Mr Clarke: We do not have any particular notes. We are just taking the clauses as they read regarding their definition of things. For example, an overseas adoption means the same here as it does in the legislation operating in England, which is the Adoption Act 1976. They are really technical amendments and are not substantive.
The Chairperson: We raised the question about the case of the twins on the Internet, but we will come to that later.
Clause 14 agreed.
Clause 15 (Interpretation)
The Chairperson: Clause 15 defines certain terms used in the Bill.
Mr Clarke: Again, I do not have any specific points to note, but clause 15 is an interpretation provision.
Clause 15 agreed.
Clause 16 (Short title and commencement)
Mr Clarke: The Committee may wish to talk about the commencement provision.
Clause 16 agreed.
The Chairperson: The schedule sets out the text of the Convention. It is based directly on the Convention, so I doubt if it will be queried.
Mr Clarke: It was reproduced in the schedule because the purpose of the Convention was to make regulations et cetera. Therefore, including the text of the Convention will be of importance when regulations are made. It will show that the regulations are within the vines of the legislation.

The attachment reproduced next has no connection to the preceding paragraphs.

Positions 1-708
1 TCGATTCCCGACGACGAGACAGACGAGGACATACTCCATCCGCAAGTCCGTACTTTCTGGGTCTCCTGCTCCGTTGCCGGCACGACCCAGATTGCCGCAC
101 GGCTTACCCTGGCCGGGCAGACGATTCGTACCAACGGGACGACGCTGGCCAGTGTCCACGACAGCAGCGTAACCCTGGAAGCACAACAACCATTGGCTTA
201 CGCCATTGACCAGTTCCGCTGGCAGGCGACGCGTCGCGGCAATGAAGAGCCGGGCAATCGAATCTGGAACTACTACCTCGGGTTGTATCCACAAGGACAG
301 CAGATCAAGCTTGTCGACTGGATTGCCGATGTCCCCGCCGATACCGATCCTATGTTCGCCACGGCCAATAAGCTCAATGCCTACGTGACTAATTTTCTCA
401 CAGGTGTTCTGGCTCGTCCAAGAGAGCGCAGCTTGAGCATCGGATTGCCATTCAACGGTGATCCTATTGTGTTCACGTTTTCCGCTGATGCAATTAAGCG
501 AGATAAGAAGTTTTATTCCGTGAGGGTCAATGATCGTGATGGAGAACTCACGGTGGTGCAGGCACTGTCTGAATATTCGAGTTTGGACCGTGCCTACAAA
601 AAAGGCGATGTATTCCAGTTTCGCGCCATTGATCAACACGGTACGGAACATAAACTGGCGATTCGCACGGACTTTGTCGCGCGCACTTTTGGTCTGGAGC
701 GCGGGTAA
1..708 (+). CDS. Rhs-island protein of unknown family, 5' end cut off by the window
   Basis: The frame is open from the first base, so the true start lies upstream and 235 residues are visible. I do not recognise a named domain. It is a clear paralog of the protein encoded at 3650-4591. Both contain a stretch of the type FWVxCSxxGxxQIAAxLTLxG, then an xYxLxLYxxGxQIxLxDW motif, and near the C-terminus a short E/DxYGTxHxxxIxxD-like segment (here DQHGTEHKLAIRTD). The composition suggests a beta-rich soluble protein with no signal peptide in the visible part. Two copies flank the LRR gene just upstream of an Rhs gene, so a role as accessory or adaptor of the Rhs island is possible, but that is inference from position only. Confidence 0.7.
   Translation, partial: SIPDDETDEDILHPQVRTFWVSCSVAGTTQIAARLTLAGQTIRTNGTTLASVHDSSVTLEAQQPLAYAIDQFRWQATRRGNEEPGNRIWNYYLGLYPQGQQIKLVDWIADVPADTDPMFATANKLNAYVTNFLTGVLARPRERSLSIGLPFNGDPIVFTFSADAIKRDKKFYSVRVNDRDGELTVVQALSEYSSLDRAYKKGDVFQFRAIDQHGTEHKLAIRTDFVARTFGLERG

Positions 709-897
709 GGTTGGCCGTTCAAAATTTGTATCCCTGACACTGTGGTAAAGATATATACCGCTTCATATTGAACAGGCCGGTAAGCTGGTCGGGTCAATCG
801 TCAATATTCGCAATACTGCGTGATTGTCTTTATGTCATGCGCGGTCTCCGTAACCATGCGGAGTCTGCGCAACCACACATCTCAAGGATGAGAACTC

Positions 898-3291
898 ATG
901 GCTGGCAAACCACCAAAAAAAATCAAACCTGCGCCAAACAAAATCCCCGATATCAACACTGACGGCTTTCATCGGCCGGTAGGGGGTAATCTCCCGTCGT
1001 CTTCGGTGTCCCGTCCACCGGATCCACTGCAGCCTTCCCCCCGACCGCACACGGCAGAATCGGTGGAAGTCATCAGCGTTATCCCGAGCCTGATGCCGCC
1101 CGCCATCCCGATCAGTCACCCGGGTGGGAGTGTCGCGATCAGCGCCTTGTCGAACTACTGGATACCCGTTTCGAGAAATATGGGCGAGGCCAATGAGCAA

The Chairperson: We shall now return to some queries we have had.
Mr McFarland: Do the financial effects of the Bill have to be passed?
The Chairperson: That matter has to be addressed. Is it correct that the Kilshaw and Internet twins' case will not be covered by the Bill but by United Kingdom legislation.
Mr Clarke: We do not want to cover United Kingdom- wide legislation because at present a lot of issues are being considered regarding the potential loopholes and safeguards for children.
The Chairperson: Is the loophole discovered in the Kilshaw case part and parcel of that?
Mr Clarke: Yes, that is part and parcel of it. I could say more about that, but the situation across the United Kingdom is fluid at present with regard to what needs to be done to close that loophole.
The Chairperson: Will Northern Ireland need new legislation for that or will it be covered in United Kingdom legislation?
Mr Clarke: The preference is to have separate Northern Ireland legislation.
The Chairperson: Please keep the Committee informed on that matter. Will we need to amend the legislation? If changes have to be made, will they have to be made to primary legislation? That is a problem for the Committee.